The Australian government’s new Carbon Farming Initiative has tremendous potential benefits for Australia agricultural producers and the public in general. The Bill passing this week, would establish a carbon credit benefit of $23 per tonne of carbon. “The carbon credits generated by landholders and farmers through the Carbon Farming Initiative can be sold to companies, like those currently participating in the National Carbon Offset Standard, so they can offset their carbon pollution,” Minister for Agriculture, Fisheries and Forestry, Senator Joe Ludwig, said in ABC Rural.
To understand the benefits of this new system, it is important to follow the approaches for agricultural production and land management. Precision farming has a major role under these kinds of systems because the goal is not only to achieve maximum production, but to do so sustainably in such a way that carbon is sequestered or stored in the soil. To a soil scientist or agronomist this means improving the soil quality.
Achieving this goal does not necessarily mean low production, it can mean very high levels of production – provided the carbon is managed. As soil quality improves, soil carbon tends to increase. As soil carbon increases, then water holding capacity also increases – meaning more water availability for crops and ecosystems. This is an extended reason why this Bill has far reaching implications, it acts to also increase biodiversity, water availability, improved soil structure and food production capacity. These benefits have tangible and real gains to local and national objectives, with assignable monetary gains.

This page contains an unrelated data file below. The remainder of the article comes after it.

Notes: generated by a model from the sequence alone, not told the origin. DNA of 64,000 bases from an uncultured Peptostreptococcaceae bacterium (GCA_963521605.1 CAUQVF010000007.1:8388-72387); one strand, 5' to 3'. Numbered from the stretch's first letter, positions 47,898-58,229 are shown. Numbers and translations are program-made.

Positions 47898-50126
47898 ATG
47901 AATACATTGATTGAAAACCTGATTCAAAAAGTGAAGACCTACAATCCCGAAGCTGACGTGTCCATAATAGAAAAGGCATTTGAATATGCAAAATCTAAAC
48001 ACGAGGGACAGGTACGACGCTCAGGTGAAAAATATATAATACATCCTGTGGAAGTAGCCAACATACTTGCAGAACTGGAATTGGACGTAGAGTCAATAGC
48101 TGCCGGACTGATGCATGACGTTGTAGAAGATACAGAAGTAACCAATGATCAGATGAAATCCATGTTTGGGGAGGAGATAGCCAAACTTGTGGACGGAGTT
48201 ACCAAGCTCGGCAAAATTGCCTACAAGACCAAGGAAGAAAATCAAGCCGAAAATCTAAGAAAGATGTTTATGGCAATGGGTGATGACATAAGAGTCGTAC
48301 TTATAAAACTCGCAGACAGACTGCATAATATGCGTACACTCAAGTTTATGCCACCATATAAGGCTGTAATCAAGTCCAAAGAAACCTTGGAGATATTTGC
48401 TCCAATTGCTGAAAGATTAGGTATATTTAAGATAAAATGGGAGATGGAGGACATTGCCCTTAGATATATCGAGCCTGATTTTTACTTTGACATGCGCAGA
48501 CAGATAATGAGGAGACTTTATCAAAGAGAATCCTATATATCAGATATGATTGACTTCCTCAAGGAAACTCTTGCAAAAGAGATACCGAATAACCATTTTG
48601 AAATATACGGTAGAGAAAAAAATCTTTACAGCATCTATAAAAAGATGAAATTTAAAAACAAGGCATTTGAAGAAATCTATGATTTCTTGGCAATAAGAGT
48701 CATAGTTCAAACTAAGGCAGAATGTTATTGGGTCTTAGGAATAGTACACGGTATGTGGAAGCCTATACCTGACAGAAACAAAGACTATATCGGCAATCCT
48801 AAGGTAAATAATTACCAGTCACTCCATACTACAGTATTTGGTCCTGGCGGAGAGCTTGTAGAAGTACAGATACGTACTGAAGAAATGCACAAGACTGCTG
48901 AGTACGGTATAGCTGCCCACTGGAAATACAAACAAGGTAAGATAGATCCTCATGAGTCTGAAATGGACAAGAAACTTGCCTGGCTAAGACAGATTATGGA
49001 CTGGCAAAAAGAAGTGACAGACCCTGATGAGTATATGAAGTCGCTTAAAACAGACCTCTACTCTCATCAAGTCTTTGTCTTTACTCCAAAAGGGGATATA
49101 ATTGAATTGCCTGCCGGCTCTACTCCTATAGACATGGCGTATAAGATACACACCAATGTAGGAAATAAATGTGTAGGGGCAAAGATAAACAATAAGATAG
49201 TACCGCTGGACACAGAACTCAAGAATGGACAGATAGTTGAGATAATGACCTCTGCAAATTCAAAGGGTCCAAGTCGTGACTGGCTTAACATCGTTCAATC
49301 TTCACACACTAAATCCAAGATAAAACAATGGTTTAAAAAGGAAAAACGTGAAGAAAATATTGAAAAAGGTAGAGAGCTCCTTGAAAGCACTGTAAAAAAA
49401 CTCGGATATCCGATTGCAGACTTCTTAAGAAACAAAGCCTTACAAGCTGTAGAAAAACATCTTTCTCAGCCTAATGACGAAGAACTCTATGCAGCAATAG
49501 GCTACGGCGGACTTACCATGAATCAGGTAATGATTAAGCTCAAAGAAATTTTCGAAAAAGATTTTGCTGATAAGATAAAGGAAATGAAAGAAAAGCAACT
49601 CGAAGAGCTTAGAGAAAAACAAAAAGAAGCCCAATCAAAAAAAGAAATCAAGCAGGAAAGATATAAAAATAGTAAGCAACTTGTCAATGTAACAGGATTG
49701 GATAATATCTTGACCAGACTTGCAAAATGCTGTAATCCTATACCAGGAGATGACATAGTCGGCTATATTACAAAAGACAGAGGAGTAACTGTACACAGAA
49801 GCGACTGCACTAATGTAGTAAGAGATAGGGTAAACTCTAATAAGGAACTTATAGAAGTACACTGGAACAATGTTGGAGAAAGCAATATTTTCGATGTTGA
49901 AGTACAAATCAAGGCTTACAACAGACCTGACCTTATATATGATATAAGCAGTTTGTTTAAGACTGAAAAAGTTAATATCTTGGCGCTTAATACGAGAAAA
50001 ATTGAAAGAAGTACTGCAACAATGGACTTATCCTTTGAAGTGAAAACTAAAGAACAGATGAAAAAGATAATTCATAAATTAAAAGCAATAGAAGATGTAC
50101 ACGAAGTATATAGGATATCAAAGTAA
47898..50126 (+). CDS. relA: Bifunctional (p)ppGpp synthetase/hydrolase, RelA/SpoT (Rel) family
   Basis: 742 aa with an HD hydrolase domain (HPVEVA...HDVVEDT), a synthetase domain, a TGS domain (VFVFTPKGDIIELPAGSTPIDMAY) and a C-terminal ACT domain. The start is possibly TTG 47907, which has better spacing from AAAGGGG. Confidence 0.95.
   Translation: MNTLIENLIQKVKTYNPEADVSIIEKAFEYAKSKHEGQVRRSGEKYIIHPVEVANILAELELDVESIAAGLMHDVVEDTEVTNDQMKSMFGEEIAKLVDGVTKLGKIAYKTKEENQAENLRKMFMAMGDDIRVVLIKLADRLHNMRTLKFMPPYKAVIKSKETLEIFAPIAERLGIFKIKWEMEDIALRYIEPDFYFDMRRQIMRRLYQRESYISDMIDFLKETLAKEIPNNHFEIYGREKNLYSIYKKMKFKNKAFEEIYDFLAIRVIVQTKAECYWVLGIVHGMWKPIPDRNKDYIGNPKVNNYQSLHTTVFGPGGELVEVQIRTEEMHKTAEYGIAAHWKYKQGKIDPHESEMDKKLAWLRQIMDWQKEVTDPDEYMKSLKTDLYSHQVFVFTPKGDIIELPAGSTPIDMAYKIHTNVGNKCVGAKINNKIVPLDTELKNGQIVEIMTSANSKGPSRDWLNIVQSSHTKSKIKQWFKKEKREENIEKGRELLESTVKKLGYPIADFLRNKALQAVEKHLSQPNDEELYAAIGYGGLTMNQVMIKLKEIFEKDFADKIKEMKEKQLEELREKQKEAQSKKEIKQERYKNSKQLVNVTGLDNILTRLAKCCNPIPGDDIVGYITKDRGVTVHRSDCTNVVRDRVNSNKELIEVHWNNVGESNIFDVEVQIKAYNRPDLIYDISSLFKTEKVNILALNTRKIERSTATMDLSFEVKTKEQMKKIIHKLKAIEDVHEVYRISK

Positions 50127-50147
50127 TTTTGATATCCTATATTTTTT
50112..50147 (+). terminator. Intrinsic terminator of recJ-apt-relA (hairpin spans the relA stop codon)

Managing for carbon means a higher need for land management tools including aerial sensing, satellite imagery, GNSS navigation equipment and advanced landscape management software.
Remote sensing tools can provide up-to-date spatial information about crop and land production in-situ. This knowledge helps to provide an overall understanding of carbon status for growing crops. At the same time, soil sampling tools and technologies, which also need to be geo-referenced, become more important along with the management systems for handling variable rate inputs. Ferilizers and herbicides are dependent on strategic landscape based decision making, linking through the data coming from imagery, soil samples and operations.
Finally, one can be assured that claiming the carbon credits will be much easier, without debates and conflicts, provided a digital data system supporting carbon management is in place.
Suddenly we are not just farming a piece of land, but a complete network of data with full enterprise support.